Although much in unknown about the causes of intolerance, we can discuss one factor that we know does play an important part in developing tolerance: the ability to empathize.
What is empathy?: Empathy is the ability to understand another’s point of view. Empathetic people feel a connection and compassion for others with different perspectives and histories. They are therefore more likely to be tolerant and affirming of differences among people, whether on the basis of race, gender, sexual preference, religion, physical and mental disabilities, or other differences that do not bear on the worth or goodness of a person.
How can parents foster empathy?: Children must be taught how to be empathetic. Sometimes it is relatively easy for a child to empathize with another. When children are confronted with situations similar to ones that they have experienced, it is easier for them to be empathetic. In these cases, children can map their experience onto someone else’s experiences, making the assumption that someone else feels about as they do.
We use this approach to introduce young children to empathy, asking them to imagine how they would feel in a situation so that they can understand the feelings of others. We might ask a 2-year-old, “How do you feel when someone takes your toy? That’s how Maria feels.”
Children (and adults) face a greater challenge when the experience and relevant background of someone else is increasingly different from their own. For example, young people find it difficult to know what it feels like to age, and it is hard to feel what it is like to be unable to walk, hear or see if you can do all these things. This kind of empathy requires work, a kind of creativity that we call “an imaginative leap.”
Parents have the challenge to guide their child in building a capacity to empathize with experiences that are increasingly different than his or her own. The key to doing this is to first dignify the experience of another, and then take the next step of helping children imagine what it might feel like inside that other person. There are a variety of ways that parents might accomplish this.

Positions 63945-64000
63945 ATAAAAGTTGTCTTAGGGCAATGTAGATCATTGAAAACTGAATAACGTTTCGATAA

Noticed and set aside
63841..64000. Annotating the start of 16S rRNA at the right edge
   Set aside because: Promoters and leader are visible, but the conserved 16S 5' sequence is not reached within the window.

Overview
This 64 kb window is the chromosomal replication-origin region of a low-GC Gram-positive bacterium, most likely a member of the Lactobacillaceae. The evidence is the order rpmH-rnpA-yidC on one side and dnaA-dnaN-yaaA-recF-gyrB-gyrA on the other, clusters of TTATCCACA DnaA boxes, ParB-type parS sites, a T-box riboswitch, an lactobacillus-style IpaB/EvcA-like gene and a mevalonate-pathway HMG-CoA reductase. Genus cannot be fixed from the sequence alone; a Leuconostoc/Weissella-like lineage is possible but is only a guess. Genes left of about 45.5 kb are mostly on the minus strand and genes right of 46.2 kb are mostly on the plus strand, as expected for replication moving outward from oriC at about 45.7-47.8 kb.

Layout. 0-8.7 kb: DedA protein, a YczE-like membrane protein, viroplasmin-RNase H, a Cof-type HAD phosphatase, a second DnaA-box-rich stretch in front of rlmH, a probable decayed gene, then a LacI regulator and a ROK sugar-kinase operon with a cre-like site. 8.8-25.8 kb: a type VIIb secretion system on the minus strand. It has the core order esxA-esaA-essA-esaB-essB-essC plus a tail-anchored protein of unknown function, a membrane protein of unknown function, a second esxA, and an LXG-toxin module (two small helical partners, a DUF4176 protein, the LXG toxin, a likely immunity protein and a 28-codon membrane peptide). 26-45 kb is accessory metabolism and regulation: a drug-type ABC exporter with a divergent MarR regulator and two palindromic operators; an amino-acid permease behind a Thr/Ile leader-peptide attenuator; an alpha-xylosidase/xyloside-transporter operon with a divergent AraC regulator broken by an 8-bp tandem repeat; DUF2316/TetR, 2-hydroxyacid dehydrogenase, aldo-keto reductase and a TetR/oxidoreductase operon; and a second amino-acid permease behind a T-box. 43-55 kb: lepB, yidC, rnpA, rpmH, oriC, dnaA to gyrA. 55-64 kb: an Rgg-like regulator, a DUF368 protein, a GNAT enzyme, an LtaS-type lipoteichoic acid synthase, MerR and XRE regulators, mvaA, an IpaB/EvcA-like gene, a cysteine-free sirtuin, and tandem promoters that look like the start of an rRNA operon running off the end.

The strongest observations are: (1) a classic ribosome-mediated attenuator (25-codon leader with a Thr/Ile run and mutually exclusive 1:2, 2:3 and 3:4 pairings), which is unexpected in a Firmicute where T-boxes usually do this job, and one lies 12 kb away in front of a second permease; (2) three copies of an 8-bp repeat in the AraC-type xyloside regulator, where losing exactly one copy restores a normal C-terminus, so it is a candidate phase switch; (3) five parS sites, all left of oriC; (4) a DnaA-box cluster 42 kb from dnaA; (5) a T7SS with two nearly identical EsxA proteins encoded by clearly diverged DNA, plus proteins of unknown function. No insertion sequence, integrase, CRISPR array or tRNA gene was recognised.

First, parents should understand and respect their own child’s feelings and point of view. Parents shouldn’t trivialize the reasons their child does things, such as by saying that she or he is only seeking attention or implying that she or he doesn’t feel what she or he claims to feel. As a child directly experiences parental empathy, she or he will learn about empathy through firsthand experience, and will be increasingly able to emulate their parents’ empathy.
Parents should model the imaginative leaps that put them inside another person. Being compassionate is important, but being specific about how it would feel to be inside that person is also very important. If a parent sees a homeless person on the street, it is worthwhile to take a moment to say how difficult life must be for the person; he or she might worry about whether there will be enough to eat tomorrow or whether tonight will be freezing cold or rainy. Parents will find many such opportunities to humanize others, once they start looking.
If a child asks about someone who has a different cultural tradition, it can be an opportunity to talk about what it might be like to be a person who wonders whether others say or think negative things about him or her. Parents might help their child make this imaginative leap by asking their daughter or son how it might feel if she or he didn’t know whether some of the people that she or he is around think mean things about them.
Parents can remain sensitive to the perspectives and feelings of those who are not in the majority, or dominant culture as it is sometimes called. The recent political process gave several opportunities. Perhaps a child is old enough to start to think about questions such as the one that Colin Powell recently raised: “So what if a presidential candidate is a Muslim? What is wrong with that?” Parents can help their child see that a Muslim child watching TV might conclude that a presidential candidate shouldn’t be Muslim, and how that might feel. Or, parents can help their child consider what would it be like if someone was a Jewish child and saw the way candidates proclaimed their faith in Jesus as if that were a requirement for office. Would that Jewish child believe that it was just as good to be Jewish and not believe that Jesus was the messiah?
Readers may note that we did not emphasize explanations about equality. Of course, these have their place. However, explanations that skin color, religion and other differences do not affect who we are as people - our rights and our goodness - are only the first steps toward tolerance, and the more straightforward ones at that. True tolerance requires emotional connection and empathy, and these often require courageous leaps of imagination. Lead and they will follow.
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